MarkupSafe escapes characters so text is safe to use in HTML and XML. Characters that have special meanings are replaced so that they display as the actual characters. This mitigates injection attacks, meaning untrusted user input can safely be displayed on a page.

The escape() function escapes text and returns a Markup object. The object won’t be escaped anymore, but any text that is used with it will be, ensuring that the result remains safe to use in HTML.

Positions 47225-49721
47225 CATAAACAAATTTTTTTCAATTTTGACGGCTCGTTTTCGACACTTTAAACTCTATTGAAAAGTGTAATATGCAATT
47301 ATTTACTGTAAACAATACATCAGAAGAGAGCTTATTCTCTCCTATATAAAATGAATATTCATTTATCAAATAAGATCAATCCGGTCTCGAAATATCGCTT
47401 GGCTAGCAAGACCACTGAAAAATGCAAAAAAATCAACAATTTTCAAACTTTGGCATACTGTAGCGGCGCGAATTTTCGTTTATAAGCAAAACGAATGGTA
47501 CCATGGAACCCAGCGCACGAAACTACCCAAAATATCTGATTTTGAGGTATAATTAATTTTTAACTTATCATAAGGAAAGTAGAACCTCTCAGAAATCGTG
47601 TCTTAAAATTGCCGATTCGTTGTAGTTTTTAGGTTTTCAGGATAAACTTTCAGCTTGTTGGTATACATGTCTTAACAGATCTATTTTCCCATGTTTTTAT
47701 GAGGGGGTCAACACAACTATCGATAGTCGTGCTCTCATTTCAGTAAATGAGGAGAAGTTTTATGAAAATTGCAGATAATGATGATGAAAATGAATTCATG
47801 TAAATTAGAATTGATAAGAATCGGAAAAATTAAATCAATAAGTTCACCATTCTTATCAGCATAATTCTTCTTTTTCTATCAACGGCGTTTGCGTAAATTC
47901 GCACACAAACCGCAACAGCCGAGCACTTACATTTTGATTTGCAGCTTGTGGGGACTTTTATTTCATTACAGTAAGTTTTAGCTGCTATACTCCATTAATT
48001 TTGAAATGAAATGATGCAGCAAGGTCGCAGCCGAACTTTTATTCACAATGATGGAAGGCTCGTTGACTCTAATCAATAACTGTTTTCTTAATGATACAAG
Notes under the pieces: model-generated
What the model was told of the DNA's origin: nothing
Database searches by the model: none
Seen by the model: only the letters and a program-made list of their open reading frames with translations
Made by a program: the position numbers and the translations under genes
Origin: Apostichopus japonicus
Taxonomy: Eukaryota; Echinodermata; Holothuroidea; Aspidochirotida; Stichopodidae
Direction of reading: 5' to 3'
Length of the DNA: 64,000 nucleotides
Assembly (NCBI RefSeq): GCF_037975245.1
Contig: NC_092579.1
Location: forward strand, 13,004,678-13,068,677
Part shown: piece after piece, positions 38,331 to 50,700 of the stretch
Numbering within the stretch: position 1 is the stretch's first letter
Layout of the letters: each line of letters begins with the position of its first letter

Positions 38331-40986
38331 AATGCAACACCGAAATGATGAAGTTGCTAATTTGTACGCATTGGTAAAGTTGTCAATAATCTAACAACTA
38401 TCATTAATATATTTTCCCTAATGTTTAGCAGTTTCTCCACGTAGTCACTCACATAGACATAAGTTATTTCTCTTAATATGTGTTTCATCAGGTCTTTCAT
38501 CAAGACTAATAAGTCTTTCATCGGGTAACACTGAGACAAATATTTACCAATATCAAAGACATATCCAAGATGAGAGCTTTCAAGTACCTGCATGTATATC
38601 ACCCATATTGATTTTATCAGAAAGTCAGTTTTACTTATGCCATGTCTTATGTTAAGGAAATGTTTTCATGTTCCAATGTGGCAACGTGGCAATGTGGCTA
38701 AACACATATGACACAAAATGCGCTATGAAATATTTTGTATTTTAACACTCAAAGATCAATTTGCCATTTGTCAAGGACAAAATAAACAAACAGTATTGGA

>>> from markupsafe import escape
>>> hello = escape('<em>Hello</em>')
>>> hello
>>> escape(hello)
>>> hello + ' <strong>World</strong>'
Markup('&lt;em&gt;Hello&lt;/em&gt; &lt;strong&gt;World&lt;/strong&gt;')


The docs assume you’re using Python 3. The terms “text” and “string” refer to the str class. In Python 2, this would be the unicode class instead.


Install and update using pip:

pip install -U MarkupSafe